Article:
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This article provides an overview of using Maven with Perforce.


Introduction to Maven with Perforce

The online book Maven: The Definitive Guide describes Maven as "a project management tool which encompasses a project object model, a set of standards, a project lifecycle, a dependency management system, and logic for executing plugin goals at defined phases in a lifecycle."

You describe your project in Maven with an XML-based Project Object Model (POM). Maven then uses this POM to apply cross-cutting logic from a set of plugins.

For more details on Maven, see:

Integration with Perforce

Maven has a component called Maven SCM that provides a common API to perform SCM operations. Perforce is one of the SCMs that has been implemented.

For more details on Maven SCM and the implementation for Perforce, see:

Using Maven with Perforce

Branching and the Maven POM Version

Each Maven Project Object Model (POM) has has an associated version. The version is used along with the name of an asset to generate a Maven coordinate, or unique identifier for that asset at that version. The version is set in pom.xml, using the <version> element.

Because this version is used to create a unique identifier, you must change the Maven POM version when branching in order to avoid collisions in Maven's coordinate space. In addition, when merging changes between branches, care must be taken to resolve the POM <version> element appropriately.



Perforce Considerations for a Maven Release

To perform a Maven release, the Maven Release plug-in:

  1. Changes the POM version from a development version to a release version
  2. Tags the codebase
  3. Performs a build
  4. Publishes the assets to the appropriate Maven repository
  5. Changes the version back to a development version

In tagging the codebase, a static label is created and files in the current workspace are tagged appropriately. The Maven SCM Perforce integration is not aware of dynamic/automatic labels. If dynamic/automatic labels are desired, logic must be written to convert the static labels into dynamic labels, post-release. Logic should also be written to verify that what is being released is aligned to a changelist.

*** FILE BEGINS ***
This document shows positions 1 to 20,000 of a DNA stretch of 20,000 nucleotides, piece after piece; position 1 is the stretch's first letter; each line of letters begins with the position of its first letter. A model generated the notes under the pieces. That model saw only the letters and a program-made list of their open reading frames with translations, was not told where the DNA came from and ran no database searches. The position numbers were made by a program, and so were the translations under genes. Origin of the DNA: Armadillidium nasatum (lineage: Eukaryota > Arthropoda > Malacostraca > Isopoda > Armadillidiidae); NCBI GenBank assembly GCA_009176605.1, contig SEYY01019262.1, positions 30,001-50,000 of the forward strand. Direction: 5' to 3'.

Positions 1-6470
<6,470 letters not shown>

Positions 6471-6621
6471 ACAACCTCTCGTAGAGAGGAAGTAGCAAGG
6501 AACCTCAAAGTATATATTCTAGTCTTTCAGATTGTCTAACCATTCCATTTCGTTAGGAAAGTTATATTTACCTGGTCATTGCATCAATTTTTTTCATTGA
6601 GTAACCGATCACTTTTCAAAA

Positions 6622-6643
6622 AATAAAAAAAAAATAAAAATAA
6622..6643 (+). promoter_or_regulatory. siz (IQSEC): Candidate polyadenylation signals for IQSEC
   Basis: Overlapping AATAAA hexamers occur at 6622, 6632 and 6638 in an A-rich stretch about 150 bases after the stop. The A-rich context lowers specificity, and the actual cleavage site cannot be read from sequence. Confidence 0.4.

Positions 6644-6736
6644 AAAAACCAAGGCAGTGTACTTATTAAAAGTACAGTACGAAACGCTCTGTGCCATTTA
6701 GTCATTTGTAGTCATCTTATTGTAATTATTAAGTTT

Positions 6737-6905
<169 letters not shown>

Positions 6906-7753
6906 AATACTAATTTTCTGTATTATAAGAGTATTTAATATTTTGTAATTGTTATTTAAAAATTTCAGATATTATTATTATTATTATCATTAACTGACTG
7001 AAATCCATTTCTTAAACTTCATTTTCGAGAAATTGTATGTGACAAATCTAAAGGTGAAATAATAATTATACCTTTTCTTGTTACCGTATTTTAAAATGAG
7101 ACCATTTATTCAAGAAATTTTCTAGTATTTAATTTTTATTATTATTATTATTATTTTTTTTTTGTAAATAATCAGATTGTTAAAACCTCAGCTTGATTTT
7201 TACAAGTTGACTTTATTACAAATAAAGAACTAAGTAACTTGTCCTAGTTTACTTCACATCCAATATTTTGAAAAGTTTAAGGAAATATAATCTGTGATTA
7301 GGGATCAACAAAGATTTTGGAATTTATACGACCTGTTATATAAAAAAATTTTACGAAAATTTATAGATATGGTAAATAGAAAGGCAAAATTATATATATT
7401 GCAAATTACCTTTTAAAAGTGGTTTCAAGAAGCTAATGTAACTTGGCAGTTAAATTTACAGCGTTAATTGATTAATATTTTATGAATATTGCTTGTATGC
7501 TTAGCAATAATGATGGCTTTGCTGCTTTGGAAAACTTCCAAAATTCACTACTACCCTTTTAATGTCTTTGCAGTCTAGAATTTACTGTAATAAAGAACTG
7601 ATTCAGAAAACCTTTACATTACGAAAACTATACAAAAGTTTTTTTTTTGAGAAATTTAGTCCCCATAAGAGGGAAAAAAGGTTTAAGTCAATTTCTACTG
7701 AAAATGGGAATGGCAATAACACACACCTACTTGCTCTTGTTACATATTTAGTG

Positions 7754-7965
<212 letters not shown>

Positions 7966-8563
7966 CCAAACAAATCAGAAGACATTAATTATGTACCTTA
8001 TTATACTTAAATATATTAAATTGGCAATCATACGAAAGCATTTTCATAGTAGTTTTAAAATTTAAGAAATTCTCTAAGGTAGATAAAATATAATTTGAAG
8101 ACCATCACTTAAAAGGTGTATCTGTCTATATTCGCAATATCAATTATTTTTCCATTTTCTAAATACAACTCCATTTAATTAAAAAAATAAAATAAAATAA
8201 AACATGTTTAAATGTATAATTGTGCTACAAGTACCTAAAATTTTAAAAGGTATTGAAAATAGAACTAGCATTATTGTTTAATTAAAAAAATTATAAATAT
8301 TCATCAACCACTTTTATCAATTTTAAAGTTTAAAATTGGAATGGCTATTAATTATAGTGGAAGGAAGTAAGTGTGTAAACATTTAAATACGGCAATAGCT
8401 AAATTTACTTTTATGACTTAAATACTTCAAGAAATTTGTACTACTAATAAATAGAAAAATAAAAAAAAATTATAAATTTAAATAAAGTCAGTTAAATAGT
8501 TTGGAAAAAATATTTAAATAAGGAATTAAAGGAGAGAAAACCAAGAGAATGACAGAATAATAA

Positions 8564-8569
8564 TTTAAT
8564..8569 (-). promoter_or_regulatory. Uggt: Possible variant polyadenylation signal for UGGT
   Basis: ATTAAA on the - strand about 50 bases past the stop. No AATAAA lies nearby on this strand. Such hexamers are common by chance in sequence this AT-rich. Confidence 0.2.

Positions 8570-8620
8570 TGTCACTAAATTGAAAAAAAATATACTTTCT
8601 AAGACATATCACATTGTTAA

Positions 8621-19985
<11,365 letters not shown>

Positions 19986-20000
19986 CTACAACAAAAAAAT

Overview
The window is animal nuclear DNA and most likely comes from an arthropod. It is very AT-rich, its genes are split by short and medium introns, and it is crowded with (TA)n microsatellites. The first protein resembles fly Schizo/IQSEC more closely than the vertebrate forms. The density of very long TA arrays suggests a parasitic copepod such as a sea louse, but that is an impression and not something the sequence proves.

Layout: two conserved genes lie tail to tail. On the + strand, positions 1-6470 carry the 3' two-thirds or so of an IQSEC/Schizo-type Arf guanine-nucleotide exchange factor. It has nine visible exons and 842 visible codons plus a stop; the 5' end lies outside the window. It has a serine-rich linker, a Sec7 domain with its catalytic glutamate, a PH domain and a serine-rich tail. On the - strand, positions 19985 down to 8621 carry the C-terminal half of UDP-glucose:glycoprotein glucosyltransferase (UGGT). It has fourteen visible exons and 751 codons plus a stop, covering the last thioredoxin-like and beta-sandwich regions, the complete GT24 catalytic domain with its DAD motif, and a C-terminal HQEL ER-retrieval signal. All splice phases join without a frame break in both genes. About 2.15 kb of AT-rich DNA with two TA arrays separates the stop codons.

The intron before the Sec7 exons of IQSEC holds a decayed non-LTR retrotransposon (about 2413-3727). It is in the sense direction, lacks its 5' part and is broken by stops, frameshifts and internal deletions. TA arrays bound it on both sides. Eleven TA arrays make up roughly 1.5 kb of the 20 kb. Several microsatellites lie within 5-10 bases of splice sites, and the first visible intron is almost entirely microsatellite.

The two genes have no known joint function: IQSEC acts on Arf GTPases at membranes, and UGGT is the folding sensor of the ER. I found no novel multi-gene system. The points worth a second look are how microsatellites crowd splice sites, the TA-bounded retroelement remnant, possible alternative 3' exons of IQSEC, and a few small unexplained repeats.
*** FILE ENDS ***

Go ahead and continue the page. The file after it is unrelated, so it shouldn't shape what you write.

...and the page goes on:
A side-effect of the release process is that two changelists are created as part of a release: one changelist to capture the release version, which is tagged, and another changelist to revert the source back to the development version. As described in the previous section, extra care must be taken to ensure the value of the POM's <version> element is not propagated inappropriately when branching.


Excluding target hierarchies from Perforce

Maven deposits all intermediate and final build artifacts under a directory named target. You can easily exclude this path from being accidentally added to Perforce through a client exclusionary mapping:

  1. Open your client specification using the command: p4 client
  2. Under the View section, add a line like the following (using a depot path and client name appropriate to your configuration):
    -//depot/.../target/... //myclient/.../target/...
  • Save and exit

With the above view mapping, if you try to add a file from a target directory to Perforce, you receive the error message: no permission for operation on file(s). This effectively keeps target directory contents out of Perforce.

Note: You must ensure that the name "target" is not used as any part of your Java packaging hierarchy (for example,, because material under the com/perforce/target directory will not be allowed to be added to Perforce.

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